Q&A with Keith W. Sproule from Abercrombie & Kent Philanthropy published by Vacations & Travel

Q&A with Keith W. Sproule from Abercrombie & Kent Philanthropy published by Vacations & Travel
December 2019

We understand that you manage a portfolio of more than 40 AKP investments in 22 countries. How does AKP decide which regions to focus on and which philanthropy initiatives are likely to have the most impact? 

At Abercrombie & Kent Philanthropy (AKP), we are dedicated to positively impacting lives and livelihoods in the communities where A&K guests travel. AKP’s projects are each tied to one of our mission pillars: Education, Conservation, Health and Enterprise.  In selecting our programme initiatives, we collaborate with our partner communities in vetting projects that will have long-term, sustainable impact. This entails ongoing discussions with community members such as village leaders, Ministries of Health, and school administrators. It is critically important for AKP to include these stakeholders to ensure that we are supporting programming that will have enduring benefits.

As the philanthropic arm of Abercrombie & Kent, we are also mindful of our A&K travellers and their travel experience. AKP has experienced an increasing number of thoughtful travellers, especially families, who are seeking opportunities to support the communities that they are visiting. It’s inspiring that so many people are interested in using their holidays to make a positive influence.



How big is the AKP team and how does it work alongside the Abercrombie & Kent tourism operation?

The AKP team consists of 2.5 staff based in the US and 8 philanthropy programme coordinators working in the field with our partner communities. AKP’s team of community development professionals around the world is responsible for facilitating our commitment to our community partners and introducing guests to our philanthropic investments. We currently have coordinators in Brazil, Tanzania, Zambia, Botswana, Uganda, Peru, Sri Lanka, India, and Southeast Asia. We are expanding in early 2020 to Chile and Rwanda.

What encouraging developments have you seen in nature-based tourism planning during your career that ultimately serve to protect people, land and wildlife?

Namibia is a shining example of African conservation. They have given rights over wildlife to communities who have established “conservancies” and committed to managing and living with wildlife. In this process, those same communities have seen dramatic increases in wildlife and, as a result, they have become attractive partners for private sector tourism investors. This win-win situation is expanding the national tourism product, improving lives of local communities committed to living with wildlife and increasing wildlife numbers.  The Namibian model is being studied and modelled throughout Africa, and including Mongolia and many other locations.

What are some of the AKP projects around the world that you're most proud of that stand out as having made a significant difference?

In profiling our work in Zambia, the depth of impact being achieved with our Nakatindi community partners is obvious: from the medical clinic and maternity ward to glass bead makers, the bike shop to the school lunch programme, we touch almost every life in the village of 3,000+ residents. This depth of impact with a partner community is a model for how one operator, running one lodge, can transform lives and livelihoods at scale. We are raising the bar for what it means for the travel industry to give back.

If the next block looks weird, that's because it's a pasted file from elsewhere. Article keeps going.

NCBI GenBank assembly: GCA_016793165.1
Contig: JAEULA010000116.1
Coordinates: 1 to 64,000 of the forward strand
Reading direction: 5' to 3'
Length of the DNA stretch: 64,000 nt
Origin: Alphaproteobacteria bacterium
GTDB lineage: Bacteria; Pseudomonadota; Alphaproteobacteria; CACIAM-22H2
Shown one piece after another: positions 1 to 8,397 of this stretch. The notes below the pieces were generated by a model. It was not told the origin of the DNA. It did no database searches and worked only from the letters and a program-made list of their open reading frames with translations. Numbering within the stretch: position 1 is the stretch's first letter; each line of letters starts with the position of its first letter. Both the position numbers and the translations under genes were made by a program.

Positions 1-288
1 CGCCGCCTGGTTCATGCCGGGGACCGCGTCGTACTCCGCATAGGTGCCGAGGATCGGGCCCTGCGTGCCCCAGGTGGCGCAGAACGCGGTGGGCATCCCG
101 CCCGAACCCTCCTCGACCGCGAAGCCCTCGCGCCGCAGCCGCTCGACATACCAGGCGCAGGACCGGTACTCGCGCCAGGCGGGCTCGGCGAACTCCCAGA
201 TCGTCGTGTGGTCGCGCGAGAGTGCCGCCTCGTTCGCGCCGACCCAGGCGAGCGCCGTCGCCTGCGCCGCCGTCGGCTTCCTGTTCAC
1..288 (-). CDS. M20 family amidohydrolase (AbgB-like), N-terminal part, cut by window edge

What are your thoughts on the comments about overtourism and the notion that travellers should be strongly re-thinking the ways in which they travel?

Overtourism definitely happens at certain sites around the globe. It’s a management issue. I’ve seen destinations experiencing overtourism rise up and take control of the guest experience: tickets and/or entry fees to enter Machu Picchu, Venice, Angkor Wat, etc.  It’s also a management issue for tour operators who have to establish appropriate expectations and know when and where to guide their guests. Tourists themselves need to get past the “selfie” dominated spots that contribute to overtourism. Rather than replicate the same shot in the same spot… find the new and alternative… that can be equally special (teens can make the fish face for their selfies anywhere!)

For anyone planning their travels in 2020, how can travellers on an A&K trip actually ‘give back’? Logistically, what does that look like for the actual A&K traveller? 

A&K offers many great opportunities for guests who want to give back to the destinations that they visit. Guests visiting Cambodia can make a donation to build a clean water well, with the opportunity to meet the benefitting family. It’s a profound experience – and we are often told a trip highlight! Other amazing opportunities include serving school lunch in Kenya, taking a bike ride with female bike mechanics who operate their own bike shops (offered in Zambia, Tanzania, Uganda and Botswana), and kite-making at an educational programme in India.



Which regions in the world in 2020 do you think are under-explored and hold exciting appeal for those travellers who wish to travel in a spirit of doing good and giving back?

Travellers can contribute their spirit and energy to “doing good and giving back”… anywhere. There are plenty of destinations with communities and families in need. There are plenty of destinations where wildlife is in need.  Sometimes the unexplored can be the temple on the edge of the holy site that no one visits because there isn’t yet a path to get there.